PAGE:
The Committee is in session. We’re taking on various issues in gaming, and our word is final. In our second installment, we look at the world of digital distribution: its past, present and future.
Mike Clark: There’s a variety of reasons as to why physical distribution is superior. First, there’s the fact that we have a physical item in our possession. Something that is a part of a comfort zone, as digital distribution has only been around for a very short time compared to the millenia of acquiring physical things. It’s harder to conceptualize that one owns 40 digital games than it is to look at their shelf and see 40 physical copies.
Then, the matter of purchase. Not everyone has the ability to buy digital items. Like myself, some people are forced to use physical currency to buy things. And in that same area, one cannot resell digital games. All sales are final, no refunds. Bought a bad game digitally? No money back. A physical game? Bring your receipt and return it, pawn it off, or keep it for years then sell it. It’s real, it’s there, and you can still redeem it for some kind of worth if you want to get rid of it.
Gerry Pagan: While I can’t deny how good it feels to physically own software, whether it’s on a shiny Collector’s Tin or a sealed console game case, there’s something that can be said for how convenient digital downloads have become. Thanks to services like Steam and Good Old Games, I’ve been able to find and play games that I’d have a hard time hunting down a physical copy, minus any costs involved in shipping said games to my location or the high prices that go with acquiring games that are either rare or had low print runs. While I’ll still opt for a physical copy of a title I want to acquire, Digital downloads have changed the way I purchase games, more so than the used game market.
Graham Russell: Clearly it has. The last few years have seen a resurgence in creativity and innovation, and it’s been driven by the kinds of small games that wouldn’t have seen the light of day before the advent of mainstream digital distribution mechanisms. These tiny companies are putting out all these fresh ideas, but taken on their own, they’re incredibly unpolished and not ready for primetime. That’s why the larger companies have seen success in rounding out these ideas and incorporating them into the things they’d do anyway.
Ultimately, it’s good for both parties.
Then there are the nice side-effects of the industry shift. Digital-only games have made more go online, which helps those communities and allows for fun multiplayer experiences. They’ve pushed game prices down some, which helps the consumer, and they did it by reducing overhead, which means that (with some exceptions) it doesn’t hurt the game makers much in the process.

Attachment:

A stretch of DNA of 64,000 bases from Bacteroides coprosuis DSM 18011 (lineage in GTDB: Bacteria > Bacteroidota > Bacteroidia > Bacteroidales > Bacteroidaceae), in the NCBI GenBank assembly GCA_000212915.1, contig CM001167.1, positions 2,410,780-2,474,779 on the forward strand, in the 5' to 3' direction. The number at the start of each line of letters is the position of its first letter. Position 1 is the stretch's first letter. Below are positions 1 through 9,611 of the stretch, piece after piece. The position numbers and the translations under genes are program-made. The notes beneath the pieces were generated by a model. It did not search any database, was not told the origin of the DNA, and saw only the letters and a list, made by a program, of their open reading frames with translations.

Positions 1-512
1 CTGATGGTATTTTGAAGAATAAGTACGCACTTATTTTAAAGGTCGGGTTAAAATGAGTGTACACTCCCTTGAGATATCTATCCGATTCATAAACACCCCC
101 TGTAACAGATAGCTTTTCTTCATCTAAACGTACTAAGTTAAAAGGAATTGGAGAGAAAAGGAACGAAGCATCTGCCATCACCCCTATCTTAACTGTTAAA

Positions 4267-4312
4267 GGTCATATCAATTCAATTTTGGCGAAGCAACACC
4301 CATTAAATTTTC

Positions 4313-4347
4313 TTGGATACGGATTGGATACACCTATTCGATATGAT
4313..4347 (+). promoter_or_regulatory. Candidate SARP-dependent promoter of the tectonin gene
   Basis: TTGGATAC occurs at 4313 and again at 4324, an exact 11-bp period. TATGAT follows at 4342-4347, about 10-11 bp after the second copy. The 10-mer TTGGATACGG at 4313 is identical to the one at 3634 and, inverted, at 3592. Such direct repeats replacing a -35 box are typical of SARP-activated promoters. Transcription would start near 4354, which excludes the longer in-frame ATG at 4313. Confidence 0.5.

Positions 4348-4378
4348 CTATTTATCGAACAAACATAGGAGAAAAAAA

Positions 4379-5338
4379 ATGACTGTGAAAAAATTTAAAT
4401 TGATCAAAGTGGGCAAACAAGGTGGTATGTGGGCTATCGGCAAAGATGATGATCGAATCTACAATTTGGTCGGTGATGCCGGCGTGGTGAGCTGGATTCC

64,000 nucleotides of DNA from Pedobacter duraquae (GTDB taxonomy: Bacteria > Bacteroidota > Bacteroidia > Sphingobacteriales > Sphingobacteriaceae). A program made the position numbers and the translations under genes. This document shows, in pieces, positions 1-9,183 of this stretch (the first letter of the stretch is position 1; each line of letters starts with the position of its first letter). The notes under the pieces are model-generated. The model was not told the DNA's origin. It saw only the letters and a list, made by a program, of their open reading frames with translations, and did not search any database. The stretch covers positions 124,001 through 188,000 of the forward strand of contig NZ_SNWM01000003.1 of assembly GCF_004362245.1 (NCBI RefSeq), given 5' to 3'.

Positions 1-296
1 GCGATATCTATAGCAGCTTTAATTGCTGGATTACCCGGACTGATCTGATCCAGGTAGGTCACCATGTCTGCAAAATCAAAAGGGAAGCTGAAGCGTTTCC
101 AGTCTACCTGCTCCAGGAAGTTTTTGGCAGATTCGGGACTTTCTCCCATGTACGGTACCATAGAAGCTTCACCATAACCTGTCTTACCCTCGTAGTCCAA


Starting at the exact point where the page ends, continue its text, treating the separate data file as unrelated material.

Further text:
Lillian Harle: If you step back and look at the numbers, digital distribution both helps and hurts the gaming industry. On the one hand, developers can basically ship out an infinite number of copies of their game to a multitude of people for little cost. It gets the company name out, plus it makes it so they don’t have to split costs with a retailer. On the other hand, not all customers can access digital distribution routes, and most of the time, this distribution is at cost, or consumers won’t buy thus said product unless it’s at cost.
A good example would be Steam sales. Though more product is being moved, it is at such a low cost that very little headway is actually be made to make the game profitable. Add on the fact that, even though memory is fairly cheap nowadays, the market for physical copies of games is still very strong, and to take away this strong market would only be a detriment.
Shawn Vermette: Maybe I’m crazy to suggest this, after all, I didn’t exactly wow my teachers in my business classes in college, but I believe that having a sell-back or re-gifting system in place would actually help sales of digital games rather than hurt them.
First, demos are fine and dandy, but not all games have them, and they are oftentimes a poor representation of a game. Due to this, I am hesitant to use them as a measuring stick of the worth of a game that I am stuck with, for good or ill, after I purchase it. Second, if I know that I’m stuck with a game, whether I like it or hate it, I am less likely to take a chance on a game that I’m not 100% sure I’ll enjoy. With physical games, if I feel I’ll probably like the game, I’ll usually take a shot at it, since I know I can get a decent amount of money back for it if I don’t care for it. With digital games? I have to be pretty close to 100% sure in order to buy it.